Water Resources Research Act Program

Details for Project ID 2017AL184B

Utilizing Biogeochemical Cycling Processes for the Remediation/Treatment of Persistent Perfluorinated Chemical (PFCs) in Soil and Groundwater

Institute: Alabama
Year Established: 2017 Start Date: 2017-03-01 End Date: 2018-02-28
Total Federal Funds: $24,976 Total Non-Federal Funds: $49,952

Principal Investigators: Geoffrey Tick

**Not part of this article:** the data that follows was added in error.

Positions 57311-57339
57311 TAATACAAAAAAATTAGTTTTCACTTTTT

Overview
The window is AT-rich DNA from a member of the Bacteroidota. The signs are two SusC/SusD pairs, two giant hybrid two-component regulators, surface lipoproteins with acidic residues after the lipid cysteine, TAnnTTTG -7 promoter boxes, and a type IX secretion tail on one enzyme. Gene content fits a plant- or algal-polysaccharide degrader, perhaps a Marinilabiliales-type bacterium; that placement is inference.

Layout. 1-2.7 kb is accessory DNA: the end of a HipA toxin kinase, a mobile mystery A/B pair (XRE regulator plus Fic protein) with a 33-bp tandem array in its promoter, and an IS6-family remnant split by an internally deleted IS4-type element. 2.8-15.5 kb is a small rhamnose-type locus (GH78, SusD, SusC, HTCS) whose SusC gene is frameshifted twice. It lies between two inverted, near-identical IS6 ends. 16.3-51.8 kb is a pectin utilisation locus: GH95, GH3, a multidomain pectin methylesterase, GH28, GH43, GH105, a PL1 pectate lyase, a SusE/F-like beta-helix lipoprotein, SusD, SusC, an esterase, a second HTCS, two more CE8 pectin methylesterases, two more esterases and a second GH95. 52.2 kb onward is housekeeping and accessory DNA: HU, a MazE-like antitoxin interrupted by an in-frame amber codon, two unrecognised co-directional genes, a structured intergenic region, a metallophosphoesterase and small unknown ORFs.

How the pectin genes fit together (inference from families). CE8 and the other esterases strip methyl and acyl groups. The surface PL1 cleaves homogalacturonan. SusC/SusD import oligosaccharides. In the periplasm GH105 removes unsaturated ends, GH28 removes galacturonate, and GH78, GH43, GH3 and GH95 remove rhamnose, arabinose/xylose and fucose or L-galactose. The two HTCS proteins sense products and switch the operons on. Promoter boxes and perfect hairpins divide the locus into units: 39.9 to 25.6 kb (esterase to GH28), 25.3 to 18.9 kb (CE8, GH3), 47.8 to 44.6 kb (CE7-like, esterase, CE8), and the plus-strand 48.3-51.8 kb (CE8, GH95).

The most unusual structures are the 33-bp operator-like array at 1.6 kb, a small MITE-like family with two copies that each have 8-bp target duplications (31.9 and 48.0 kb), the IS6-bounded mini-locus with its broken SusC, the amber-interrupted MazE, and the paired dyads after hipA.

Abstract: J. Identification and Statement of the major regional water problem. Emerging contaminants (ECs) are a class of pollutants that threaten human and environmental health, and pose a risk to the safety of groundwater, surface water, and drinking water. Within the last several years, emerging contaminants perfluorochemicals (PFCs), specifically perfluorooctanoic acid (PFOA) and perfluorooctanesulfonic acid (PFOS), havebeen detected in various water supplies throughout the U.S. and in Alabama. PFCs are of particular concern because they are highly toxic, bioaccumulate, do not degrade readily in the environment, and are known to be endocrine disruptors and carcinogenic. Not only are these chemicals highly toxic to humans, presence in the environment can adversely impact biota and aquatic ecosystem function. Therefore, understanding the transport mechanisms and degradation pathways through biogeochemical cycling of such compounds within soil, groundwater, and various water systems will be critical to developing effective remediation/treatment techniques(physical and biological) to attenuate these compounds in various water supplies (groundwater, surface water, and water treatment facilities) and the environment. PFOA and PFOS, among other toxic compounds, have been recently discovered in groundwater and surface water resources (i.e. Tennessee River and Wheeler Reservoir) in northern (Decatur) Alabama (Pillion, 2015). There is currently little to no research on understanding the physical and biological processes that act to reduce, transform, and/or transport these toxic chemicals in the environment. As mentioned, these chemicals pose significant health risks to humans and aquatic ecosystems, via exposure to drinking water and diet (fish, water fowl, etc.). There are no regulatory limits or published health standards for these chemicals and therefore wastewater treatment and water-treatment distribution facilities are not required to monitor or treat for such chemicals. Furthermore, conventional approaches for treating such chemicals are infeasible due to their limited degradability, high mobility, and limited attenuation in the environment, even over large time frames. Therefore, it is critical that novel remediation/treatment strategies be developed based on a rigorous understanding to the physical and biotic processes and conditions that can contribute to effective attenuation of these chemicals in our water resources and environment. The development and application of new remediation/treatment technologies will be essential for water utility agencies, wastewater treatment, water distribution, surface-water and groundwater restoration, and environmental mitigation. As these chemicals become more prevalent in our environment, the health impacts become better known, and these chemicals are subject to more strict regulation, understanding the processes and treatment strategies that are most effective for a particular system will both decrease risk and exposure and improve cleanup cost-effectiveness for such chemicals.